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drummer55

1099 c and settlements with collection agencies

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okay heres a fun one.   

I had one account with midland funding in arbitration and one account with MCM that had sat for 3 years that I disputed and tried to get removed via the CRA's and directly with them.  MCM  never responded to my dv requests.  

I applied for a  mortgage but got denied till I got rid of the above "collection" accounts

I sat on it for a day and decided to settle.  Needed the house and couldn't afford to sit through Oregon's laughable arbitration (since it was after my closing date ) just so I could go back to court again.  

I settled with Midland funding for 1/7 of the total.
I called and settled with MCM for 1/2 of the total. 

In neither case do I admit to oweing the debt just that I had to pay them off to get my mortgage.  

wait for it......

yep just got 2 1099 c's  from midland funding. one for each account and the amount of debt discharged is screwy on both of them.


The information I have been finding on the boards is all over the map.  file this form, write a hand written note, declare insolvency, sacrifice a goat on a full moon in July....etc..etc...

Is there a clear, concise direction in this forum or elsewhere as to what my options are in this matter?

To keep it focused lets forget the insolvency route wouldnt work in my case.

thanks

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Go to the IRS website and research it. There are a lot a variables, you need to see what the IRS says to do based on your current income level. 

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@drummer55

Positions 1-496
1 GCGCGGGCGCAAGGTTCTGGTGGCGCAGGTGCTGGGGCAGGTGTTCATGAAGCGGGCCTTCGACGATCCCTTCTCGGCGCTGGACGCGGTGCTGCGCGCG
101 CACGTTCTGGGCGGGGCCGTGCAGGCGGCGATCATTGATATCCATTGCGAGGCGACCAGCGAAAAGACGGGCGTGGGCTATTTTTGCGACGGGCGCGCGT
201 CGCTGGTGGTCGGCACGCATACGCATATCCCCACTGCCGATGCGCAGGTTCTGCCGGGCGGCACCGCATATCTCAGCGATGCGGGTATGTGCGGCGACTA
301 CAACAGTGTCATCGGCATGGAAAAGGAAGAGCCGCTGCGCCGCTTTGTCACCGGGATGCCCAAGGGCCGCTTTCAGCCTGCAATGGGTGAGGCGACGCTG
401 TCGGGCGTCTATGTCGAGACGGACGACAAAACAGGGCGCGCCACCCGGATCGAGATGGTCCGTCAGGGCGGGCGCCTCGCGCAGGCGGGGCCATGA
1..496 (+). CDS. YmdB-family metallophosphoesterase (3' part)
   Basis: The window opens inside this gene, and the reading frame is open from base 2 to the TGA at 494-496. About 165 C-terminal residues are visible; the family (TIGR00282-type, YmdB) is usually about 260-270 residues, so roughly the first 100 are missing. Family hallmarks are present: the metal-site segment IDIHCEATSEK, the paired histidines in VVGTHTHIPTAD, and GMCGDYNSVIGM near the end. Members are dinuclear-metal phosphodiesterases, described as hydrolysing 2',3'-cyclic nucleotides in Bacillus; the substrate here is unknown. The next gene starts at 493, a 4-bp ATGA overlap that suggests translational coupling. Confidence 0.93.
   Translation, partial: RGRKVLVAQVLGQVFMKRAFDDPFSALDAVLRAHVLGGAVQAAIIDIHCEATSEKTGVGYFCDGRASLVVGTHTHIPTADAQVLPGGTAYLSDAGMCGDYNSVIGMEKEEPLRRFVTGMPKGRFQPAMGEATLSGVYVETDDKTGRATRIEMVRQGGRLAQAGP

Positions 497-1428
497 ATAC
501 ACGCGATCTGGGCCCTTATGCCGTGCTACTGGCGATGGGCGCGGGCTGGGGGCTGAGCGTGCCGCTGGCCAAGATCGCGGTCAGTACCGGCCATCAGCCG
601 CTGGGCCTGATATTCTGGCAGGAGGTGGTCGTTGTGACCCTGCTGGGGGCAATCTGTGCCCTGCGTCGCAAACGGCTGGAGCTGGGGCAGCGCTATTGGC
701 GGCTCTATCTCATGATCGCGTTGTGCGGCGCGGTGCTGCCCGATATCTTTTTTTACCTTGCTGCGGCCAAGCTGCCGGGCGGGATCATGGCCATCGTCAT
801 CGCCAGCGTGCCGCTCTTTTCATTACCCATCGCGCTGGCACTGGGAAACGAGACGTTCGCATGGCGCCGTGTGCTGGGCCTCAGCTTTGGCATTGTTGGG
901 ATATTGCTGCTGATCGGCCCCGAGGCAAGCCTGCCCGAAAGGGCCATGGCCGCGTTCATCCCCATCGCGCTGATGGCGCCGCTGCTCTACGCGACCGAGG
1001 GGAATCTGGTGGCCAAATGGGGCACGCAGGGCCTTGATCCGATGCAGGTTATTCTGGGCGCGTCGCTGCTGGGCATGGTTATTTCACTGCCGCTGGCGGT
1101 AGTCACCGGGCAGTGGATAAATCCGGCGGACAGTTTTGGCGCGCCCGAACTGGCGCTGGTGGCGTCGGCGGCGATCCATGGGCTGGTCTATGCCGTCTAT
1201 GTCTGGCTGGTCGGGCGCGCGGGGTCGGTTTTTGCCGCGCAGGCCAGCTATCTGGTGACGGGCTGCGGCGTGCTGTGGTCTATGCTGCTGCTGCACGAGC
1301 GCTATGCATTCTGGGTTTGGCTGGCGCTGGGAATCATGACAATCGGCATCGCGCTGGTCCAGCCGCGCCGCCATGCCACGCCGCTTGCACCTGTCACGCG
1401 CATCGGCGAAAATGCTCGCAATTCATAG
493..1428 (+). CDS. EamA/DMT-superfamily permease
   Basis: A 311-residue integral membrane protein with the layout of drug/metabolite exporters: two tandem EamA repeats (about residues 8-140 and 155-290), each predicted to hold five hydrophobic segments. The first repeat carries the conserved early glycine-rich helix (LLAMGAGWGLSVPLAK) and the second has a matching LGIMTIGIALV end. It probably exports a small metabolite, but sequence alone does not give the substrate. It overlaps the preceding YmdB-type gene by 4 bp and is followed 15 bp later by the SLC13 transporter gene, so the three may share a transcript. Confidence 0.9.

The collection agencies shouldn't be giving you a 1099C.  

 

http://www.creditinfocenter.com/wordpress/2011/12/27/debt-past-statute-of-limitations-and-collection-threatens-to-issue-1099-c/

 

http://www.creditinfocenter.com/wordpress/2009/07/13/can-a-collection-agency-issue-a-1099-c-for-settled-debt/

 

However, once issued, the only way you can remove your obligations is to convince the IRS that the form was issued erroneously or file an insolvency using form 982. From IRS publication 4681: 

 


How to report the insolvency exclusion. To  show that you are excluding canceled debt from income under the insolvency exclusion, attach Form 982 to your federal income tax return and check the box on line 1b. On line 2, include the smaller of the amount of the debt canceled or the amount by which you were nsolvent immediately before the cancellation. You can use the worksheet on page 6 to help calculate the extent that you were insolvent immediately before the cancellation. You must also reduce your tax attributes in Part II of Form 982 as explained under Reduction of Tax Attributes, later.

 

Example 1—amount of insolvency more than canceled debt. In 2012, Greg was released from his obligation to pay his personal credit card debt in the amount of $5,000. Greg received a 2012 Form 1099-C from his credit card lender showing the entire amount of discharged debt of $5,000 in box 2. None of the exceptions to the general rule that canceled debt is included in income apply. Greg uses the insolvency worksheet to determine that his total liabilities immediately before the cancellation were $15,000 and the FMV of his total assets immediately before the cancellation was $7,000. This means that immediately before the cancellation, Greg was insolvent to the extent of $8,000 ($15,000 total liabilities minus $7,000 FMV of his total assets). Because the amount by which Greg was insolvent immediately before the cancellation was more than the amount of his debt canceled, Greg can exclude the entire $5,000 canceled debt from income. When completing his tax return, Greg checks the box on line 1b of Form 982 and enters $5,000 on line 2. Greg completes Part II to reduce his tax attributes as explained under Re­duction of Tax Attributes, later. Greg does not include any of the $5,000 canceled debt on line 21 of his Form 1040. None of the canceled debt is included in his income.